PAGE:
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Flashcards in Immuno 4 Deck (18)
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Lymphopenia (lymphocytopenia)-nonprolif WBC disorder

Not very common
Often secondary to disease or therapy/drugs
Reduced lymphocytes in blood (


Leukopenia (leukocytopenia)-nonprolif WBC disorder

Reduced granulocytes
Neutropenia as reduced neutrophils (


Leukocytosis-Reactive proliferative WBC disorder

Classified according to cellular subtype
 Neutrophilic leukocytosis:
As a result of bacterial infection or sterile inflammation (burns, myocardial infarction)
Eosinophilic leukocytosis (eosinophilia):
As a result of allergic reactions, parasitic infections
Basophilic leukocytosis (basophilia)
not common, usually associated with other conditions such as neoplastic disease
often associated with chronic infections


Leukocytosis in Infectious mononucleosis

Caused by EBV infection
Characterized by fever, sore throat, lymphadenitis & lymphocytosis of CD8+ T cells
Monospot test is diagnostic



Reactive proliferative WBC disorder
Lymphadenitis (inflammation of lymph node) is usually associated with lymphadenopathy (enlargement/swelling)
Cat scratch lymphadenitis by Bartonella henselae


Acute lymphadenitis is characterized by

enlarged B cell germinal centers


Chronic lymphadenitis occurs as:

Follicular hyperplasia: Activated B cells migrate into follicular zone
Paracortical (mantle) hyperplasia: Activation of interfollicular T cells that proliferate and displace B cell germinal centers
Sinus histiocytosis (draining sinuses): Distention of lymphatic sinusoids due to endothelial hypertrophy and infiltration of macrophages (histiocytes)


Neoplastic WBC Disease

Malignant leukocytes arise form either myeloid (RBC/granulocyte series) or lymphoid (T/B) cells representing arrested development
Cancers arising from early progenitor cells will be ‘blastic’ cancers (acute lymphoblastic leukemia)
WBC cancers arising in the bone marrow/thymus are leukemias
WBC cancers arising from germinal lymphoid tissues are lymphomas
‘acute’ vs ‘chronic’


Acute Lymphoblastic Leukemia/Lymphoma (ALL)

ALLs constitute 80% of childhood leukemias
B-cell origin in children by 4 years, while T-cell origin late teens
Clinically manifests as abrupt onset with anemic fatigue, fever from infections, bleeding, bone pain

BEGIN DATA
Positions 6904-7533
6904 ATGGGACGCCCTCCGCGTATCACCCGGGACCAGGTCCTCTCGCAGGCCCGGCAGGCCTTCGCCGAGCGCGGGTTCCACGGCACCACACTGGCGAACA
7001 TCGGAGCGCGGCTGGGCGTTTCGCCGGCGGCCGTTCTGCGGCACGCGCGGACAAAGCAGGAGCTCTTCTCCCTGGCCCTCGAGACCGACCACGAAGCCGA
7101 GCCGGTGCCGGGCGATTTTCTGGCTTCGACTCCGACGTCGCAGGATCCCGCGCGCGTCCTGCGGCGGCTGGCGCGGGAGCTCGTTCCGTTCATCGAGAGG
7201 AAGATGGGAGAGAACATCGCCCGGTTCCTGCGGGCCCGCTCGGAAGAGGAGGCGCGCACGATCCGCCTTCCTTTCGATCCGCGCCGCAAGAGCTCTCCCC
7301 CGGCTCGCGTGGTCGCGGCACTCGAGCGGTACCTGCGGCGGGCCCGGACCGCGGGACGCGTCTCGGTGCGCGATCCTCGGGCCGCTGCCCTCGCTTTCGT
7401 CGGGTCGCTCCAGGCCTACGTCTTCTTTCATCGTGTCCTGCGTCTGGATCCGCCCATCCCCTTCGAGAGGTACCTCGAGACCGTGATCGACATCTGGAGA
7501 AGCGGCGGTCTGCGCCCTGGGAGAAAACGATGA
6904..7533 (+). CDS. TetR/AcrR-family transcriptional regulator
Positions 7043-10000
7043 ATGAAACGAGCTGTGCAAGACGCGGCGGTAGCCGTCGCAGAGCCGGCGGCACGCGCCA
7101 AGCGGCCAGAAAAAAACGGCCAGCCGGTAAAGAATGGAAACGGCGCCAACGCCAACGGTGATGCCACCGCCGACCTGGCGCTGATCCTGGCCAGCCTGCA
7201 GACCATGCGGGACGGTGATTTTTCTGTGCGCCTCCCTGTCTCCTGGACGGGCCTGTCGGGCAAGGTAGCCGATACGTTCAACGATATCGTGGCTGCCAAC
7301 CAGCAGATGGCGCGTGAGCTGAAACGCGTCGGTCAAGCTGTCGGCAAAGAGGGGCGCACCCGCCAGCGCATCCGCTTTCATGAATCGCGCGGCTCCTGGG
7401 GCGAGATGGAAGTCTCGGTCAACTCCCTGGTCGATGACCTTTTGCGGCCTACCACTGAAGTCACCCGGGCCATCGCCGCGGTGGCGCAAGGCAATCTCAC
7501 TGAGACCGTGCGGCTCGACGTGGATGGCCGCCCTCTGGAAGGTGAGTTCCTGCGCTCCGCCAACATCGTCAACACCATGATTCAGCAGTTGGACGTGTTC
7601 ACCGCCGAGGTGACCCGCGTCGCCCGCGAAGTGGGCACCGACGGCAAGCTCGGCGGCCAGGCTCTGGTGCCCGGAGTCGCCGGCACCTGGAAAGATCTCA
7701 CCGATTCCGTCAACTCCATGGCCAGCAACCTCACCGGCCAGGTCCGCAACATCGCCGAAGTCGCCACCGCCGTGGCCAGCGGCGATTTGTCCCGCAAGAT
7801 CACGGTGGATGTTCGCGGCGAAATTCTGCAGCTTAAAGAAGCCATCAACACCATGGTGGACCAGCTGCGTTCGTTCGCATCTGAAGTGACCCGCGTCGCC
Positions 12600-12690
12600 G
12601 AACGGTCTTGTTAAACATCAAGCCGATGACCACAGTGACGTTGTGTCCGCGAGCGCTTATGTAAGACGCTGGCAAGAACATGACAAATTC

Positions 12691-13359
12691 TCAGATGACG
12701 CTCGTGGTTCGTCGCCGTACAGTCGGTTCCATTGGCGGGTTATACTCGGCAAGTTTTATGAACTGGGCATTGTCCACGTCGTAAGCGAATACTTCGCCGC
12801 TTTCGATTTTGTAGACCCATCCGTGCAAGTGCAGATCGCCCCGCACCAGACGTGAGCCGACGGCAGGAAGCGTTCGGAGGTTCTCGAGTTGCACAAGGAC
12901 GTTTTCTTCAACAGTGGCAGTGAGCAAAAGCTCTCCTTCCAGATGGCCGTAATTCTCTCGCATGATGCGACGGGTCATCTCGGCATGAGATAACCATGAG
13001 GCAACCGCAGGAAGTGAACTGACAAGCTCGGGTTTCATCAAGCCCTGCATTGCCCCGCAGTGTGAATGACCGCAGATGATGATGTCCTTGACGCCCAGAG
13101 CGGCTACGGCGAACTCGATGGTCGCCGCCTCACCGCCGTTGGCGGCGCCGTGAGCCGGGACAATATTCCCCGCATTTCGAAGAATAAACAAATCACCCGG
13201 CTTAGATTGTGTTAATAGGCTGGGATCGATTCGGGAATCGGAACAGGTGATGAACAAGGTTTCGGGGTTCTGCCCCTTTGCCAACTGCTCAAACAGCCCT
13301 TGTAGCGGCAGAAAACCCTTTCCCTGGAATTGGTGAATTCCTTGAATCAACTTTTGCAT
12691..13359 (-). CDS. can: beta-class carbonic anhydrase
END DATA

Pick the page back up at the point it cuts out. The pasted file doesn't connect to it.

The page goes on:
Generalized lymphadenopathy, splenomegaly & hepatomegaly as well as CNS symptoms (vomiting, headaches) are more common in ALL than CML


B-ALLs can have

the 9:22 translocation of Philadelphia chromosomes as in CML, usually non-random karyotypic abnormalities


Acute myeloid leukemia (AML)

Myeloproliferative disorders result from acquired genetic abnormalities in myeloid cell progenitors that lead to excessive proliferation and diminished function
-AML neoplastic block of myeloid blast cell differentiation
-Auer rods


Chronic myeloid leukemia (CML) & Philadelphia chromosome

CML is a chronic myeloproliferative disorder with large numbers of mature, but functionally abnormal myeloid (granulocyte) cells
 -Associated with Philadelphia chromosome, a translocation between the bcr gene & abl proto-oncogene: t(9;21)
Generally affects adults (25-60 years) with initial onset of disease with nonspecific symptoms


Hodgkin’s Lymphoma

Classical Hodgkin's disease demonstrates a moderate number of Hodgkin's cells with identifiable Reed-Sternberg cells
Reed-Sternberg cells have a characteristic morphologic appearance with a bilobed (mirror image), nucleus prominent eosinophilic nucleoli and a moderate-to-abundant amount of cytoplasm
Large cells measuring 15-45 um
typically express CD30, CD15


Hodgkin’s (vs non)

Usually localized to single group of nodes
Orderly, contiguous (direct) spread
Mesenteric nodes and Waldeyer ring (tonsillar/nasal-associated lymphoid tissue) rarely involved
Extranodal involvement uncommon



Frequent involvement of peripheral nodes
Noncontiguous spread
Mesenteric nodes and Waldeyer ring involvement
Extranodal involvement common


Hodgkin’s: Nodular sclerosis

Most common form of Hodgkin’s
Typically involves cervical, supraclavicular & mediastinal lymph nodes
‘Lacunar’ type RS cells that is multilobulated


Hodgkin’s: Mixed cellularity

Most common form of Hodgkin’s in pts >50 years with male predominance
Disseminates more than nodular sclerosis type
Lacks dense bands of collagen seen in NS, but abundant eosinophils & Hodgkin's cells


Hodgkin’s: Lymphocyte-predominace

RS cells have multilobed, puffy nucleus
B cells express fail to express CD15 & CD 30 unlike other RS cells